Appearing together first in 1998 in The Wedding Singer, Adam Sandler and Drew Barrymore won audiences over with their playful, innocent chemistry. Hoping lightning would strike twice, the two play another destined-to-be couple in the 2004 romantic comedy 50 First Dates . This movie has the kind of plot that makes you wonder how it made it through studio vetting all the way to a greenlight. Sandler and Barrymore’s involvement had to have had a lot to do with it, because the set-up is beyond absurd: Barrymore plays Lucy Whitmore, a woman who wakes up with amnesia every single morning. Her short-term memory was damaged irreparably in a car accident, and she can’t hold onto any memories that occur after that date. (Fortunately, she suffers from an illness that was just made up for the film, so don't worry about this happening to you.) She lives a blissfully ignorant existence until she meets Dr. Henry Roth (Sandler), a womanizing veterinarian intent on getting her to remember him.
I admit that I saw 50 First Dates in theaters and enjoyed it. Drew Barrymore does a terrific impression of actual sunshine; Adam Sandler is at his most charming; and the theme beyond the conceit — that loving someone means making sure that they know that, every single day — is actually pretty sweet. But time and distance have shown me that 50 First Dates is loaded down with problems that are too big to ignore. Read on for the nine major reasons that I won’t watch 50 First Dates ever again.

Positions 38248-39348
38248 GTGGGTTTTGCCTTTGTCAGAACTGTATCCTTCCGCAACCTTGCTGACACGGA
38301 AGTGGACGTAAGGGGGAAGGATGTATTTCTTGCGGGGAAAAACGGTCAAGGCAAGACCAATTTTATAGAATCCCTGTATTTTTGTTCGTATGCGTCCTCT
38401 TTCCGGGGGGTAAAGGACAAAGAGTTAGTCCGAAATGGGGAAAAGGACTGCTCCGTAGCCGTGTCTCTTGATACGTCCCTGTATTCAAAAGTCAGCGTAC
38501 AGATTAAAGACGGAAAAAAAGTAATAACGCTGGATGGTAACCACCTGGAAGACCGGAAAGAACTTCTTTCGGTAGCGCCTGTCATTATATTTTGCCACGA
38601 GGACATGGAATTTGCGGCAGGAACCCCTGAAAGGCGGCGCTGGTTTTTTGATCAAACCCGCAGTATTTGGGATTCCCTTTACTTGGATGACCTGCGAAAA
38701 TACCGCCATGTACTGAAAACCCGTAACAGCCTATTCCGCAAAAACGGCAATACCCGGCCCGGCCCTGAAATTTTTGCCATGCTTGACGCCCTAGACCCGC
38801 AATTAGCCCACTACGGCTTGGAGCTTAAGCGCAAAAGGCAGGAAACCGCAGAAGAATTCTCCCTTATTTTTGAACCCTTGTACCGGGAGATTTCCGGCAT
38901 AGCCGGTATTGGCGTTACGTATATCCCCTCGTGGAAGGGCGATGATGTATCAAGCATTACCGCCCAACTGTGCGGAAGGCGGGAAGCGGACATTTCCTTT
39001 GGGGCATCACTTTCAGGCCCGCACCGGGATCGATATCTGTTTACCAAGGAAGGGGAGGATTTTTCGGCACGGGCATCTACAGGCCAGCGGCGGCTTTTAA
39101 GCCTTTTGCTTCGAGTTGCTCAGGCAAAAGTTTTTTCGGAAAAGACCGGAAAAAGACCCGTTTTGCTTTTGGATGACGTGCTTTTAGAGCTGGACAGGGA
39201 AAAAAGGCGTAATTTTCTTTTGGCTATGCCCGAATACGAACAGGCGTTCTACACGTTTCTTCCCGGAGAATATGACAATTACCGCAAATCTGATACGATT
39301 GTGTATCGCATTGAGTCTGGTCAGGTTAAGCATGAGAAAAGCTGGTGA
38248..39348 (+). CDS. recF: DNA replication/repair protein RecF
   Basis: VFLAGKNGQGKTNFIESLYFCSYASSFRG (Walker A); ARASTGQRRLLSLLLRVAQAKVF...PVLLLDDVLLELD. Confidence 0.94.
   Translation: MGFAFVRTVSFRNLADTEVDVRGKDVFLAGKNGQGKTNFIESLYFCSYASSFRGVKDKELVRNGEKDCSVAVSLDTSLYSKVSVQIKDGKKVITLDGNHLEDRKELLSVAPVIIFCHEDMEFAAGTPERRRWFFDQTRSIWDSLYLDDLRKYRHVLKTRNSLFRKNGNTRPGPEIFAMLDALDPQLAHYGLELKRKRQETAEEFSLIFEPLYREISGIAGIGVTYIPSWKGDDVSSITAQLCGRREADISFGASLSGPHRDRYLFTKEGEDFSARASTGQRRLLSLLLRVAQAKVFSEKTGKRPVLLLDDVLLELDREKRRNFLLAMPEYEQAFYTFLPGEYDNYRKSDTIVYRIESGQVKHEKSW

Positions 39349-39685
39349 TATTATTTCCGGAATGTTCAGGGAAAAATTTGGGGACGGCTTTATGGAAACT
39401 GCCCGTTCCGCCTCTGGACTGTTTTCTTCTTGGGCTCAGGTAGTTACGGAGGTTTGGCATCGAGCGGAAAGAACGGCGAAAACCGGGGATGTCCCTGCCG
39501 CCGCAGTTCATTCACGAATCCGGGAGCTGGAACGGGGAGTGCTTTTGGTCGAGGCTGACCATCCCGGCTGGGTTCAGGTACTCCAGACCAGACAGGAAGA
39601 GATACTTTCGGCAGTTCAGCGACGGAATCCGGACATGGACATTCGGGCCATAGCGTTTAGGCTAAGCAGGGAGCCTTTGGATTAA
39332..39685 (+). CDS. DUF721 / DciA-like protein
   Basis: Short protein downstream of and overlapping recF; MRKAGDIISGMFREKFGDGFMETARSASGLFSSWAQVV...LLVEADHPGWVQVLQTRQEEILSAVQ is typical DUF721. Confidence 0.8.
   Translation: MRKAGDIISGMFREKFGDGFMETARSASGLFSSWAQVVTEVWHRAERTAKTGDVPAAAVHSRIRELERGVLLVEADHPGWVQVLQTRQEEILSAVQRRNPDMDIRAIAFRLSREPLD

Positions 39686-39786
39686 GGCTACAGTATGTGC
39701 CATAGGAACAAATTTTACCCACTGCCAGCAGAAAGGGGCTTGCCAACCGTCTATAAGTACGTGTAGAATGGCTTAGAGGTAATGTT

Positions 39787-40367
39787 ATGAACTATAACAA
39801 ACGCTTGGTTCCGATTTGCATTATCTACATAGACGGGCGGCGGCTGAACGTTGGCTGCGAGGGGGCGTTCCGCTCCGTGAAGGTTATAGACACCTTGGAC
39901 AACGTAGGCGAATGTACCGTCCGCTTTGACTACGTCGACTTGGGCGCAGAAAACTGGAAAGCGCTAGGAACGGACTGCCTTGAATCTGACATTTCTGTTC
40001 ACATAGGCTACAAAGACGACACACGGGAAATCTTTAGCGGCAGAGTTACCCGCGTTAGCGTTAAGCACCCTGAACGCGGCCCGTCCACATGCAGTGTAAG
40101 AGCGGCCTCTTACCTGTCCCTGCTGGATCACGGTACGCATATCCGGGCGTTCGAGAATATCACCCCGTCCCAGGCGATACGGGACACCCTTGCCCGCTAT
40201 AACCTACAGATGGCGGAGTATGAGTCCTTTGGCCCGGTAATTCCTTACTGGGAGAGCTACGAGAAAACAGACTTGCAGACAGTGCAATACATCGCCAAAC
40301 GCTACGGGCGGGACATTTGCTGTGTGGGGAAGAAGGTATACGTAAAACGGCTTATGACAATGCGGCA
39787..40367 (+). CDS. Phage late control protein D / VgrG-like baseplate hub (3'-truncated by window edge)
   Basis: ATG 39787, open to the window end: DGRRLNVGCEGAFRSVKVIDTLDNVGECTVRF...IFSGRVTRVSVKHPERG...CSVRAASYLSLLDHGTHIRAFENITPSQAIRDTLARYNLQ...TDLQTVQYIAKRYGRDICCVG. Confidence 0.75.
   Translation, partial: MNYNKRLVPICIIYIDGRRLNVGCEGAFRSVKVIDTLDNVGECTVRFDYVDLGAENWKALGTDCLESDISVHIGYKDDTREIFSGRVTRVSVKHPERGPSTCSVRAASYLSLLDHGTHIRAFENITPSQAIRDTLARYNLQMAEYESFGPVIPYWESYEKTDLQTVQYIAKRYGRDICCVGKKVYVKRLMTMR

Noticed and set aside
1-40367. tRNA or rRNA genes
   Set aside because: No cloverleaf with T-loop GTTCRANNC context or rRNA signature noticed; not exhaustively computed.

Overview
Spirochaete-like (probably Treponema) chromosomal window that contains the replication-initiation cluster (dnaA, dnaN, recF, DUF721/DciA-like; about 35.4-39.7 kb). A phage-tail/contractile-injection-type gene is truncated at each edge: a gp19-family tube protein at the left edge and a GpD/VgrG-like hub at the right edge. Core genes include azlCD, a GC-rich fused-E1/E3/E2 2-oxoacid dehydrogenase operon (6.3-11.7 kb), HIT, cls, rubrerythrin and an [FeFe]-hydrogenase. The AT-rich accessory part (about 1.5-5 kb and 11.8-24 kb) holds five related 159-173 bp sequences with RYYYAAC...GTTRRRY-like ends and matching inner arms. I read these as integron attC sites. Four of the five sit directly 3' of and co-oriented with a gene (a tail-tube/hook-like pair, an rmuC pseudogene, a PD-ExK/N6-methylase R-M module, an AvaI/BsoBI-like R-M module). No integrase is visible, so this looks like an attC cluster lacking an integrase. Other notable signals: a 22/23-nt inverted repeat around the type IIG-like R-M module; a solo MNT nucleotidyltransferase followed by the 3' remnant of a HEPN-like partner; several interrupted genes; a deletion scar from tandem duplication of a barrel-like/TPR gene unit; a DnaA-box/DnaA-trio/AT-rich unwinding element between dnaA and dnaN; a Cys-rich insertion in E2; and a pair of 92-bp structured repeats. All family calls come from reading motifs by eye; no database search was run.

1. Henry Has A Long History Of Seducing & Lying To Women
Henry is a "nice" guy, who loves animals and is kind to his friends. He's also a serial womanizer who targets tourists and gets them into bed with made-up stories about himself and his job. His interest in one-night-stands ends when he meets Lucy, which suggests that the problem was the women he was choosing and not his own cruel indifference. Worse still is that he takes Lucy up as a project; her vulnerability is what reels him in. The love of a good and relatively weak woman turns around a philandering man? When will this trope finally be played out?
2. Rob Schneider Plays A Native Hawaiian & That's A Problem
It's a sign of the times that Schneider's portrayal of Ula, Henry's heavily accented and clownish "Hawaiian" friend wasn't met with the same outrage as Emma Stone's starring turn in Aloha. But it should have been.
3. Lucy's Dad & Brother Lie To Her About Her Illness Every Day
Lucy's family (Blake Clark and Sean Astin) make decisions for Lucy, who is an adult. They decide not to tell her about her memory loss and instead let her relive the day of the accident over and over and over again. The bright side is that they're eventually convinced that they're stripping Lucy of her agency, but the deception still difficult to watch.
4. Henry Borderline Stalks Lucy
Not every meeting is as magical as Henry and Lucy's first, so Henry concocts a series of scenarios to get her attention. (Including putting a wee penguin in danger! Come on, Henry.) Romantic or creepy? More of the latter, sadly.
5. Henry's Assistant Alexa Is The Butt Of Transphobic, Misogynistic, & Homophobic Humor
Every joke directed at this character is hateful and immature.
6. Have You Seen Blackfish?
Sea World and parks like it have come under heavy scrutiny by animal rights activists over the past few years. If Henry's such a great vet, why does he work at one of them?
7. It Ruins A Perfectly Good Beach Boys Song
"Wouldn't It Be Nice?" deserves so much better than this.
8. The Ending Is Absolutely Horrific
The "happy" conclusion of the movie isn't a cure for Lucy. Instead, she wakes up out at sea with Henry. She pops in a videotape that orients her in time. She's married and also pregnant, not remembering either of those life events happening. Is it even ethical to let that happen? Honestly, I'm hyperventilating just imagining it.
I'm sorry, 50 First Dates. You served your purpose as a reunion for two sweethearts of late '90s romantic comedy, but those days are now over.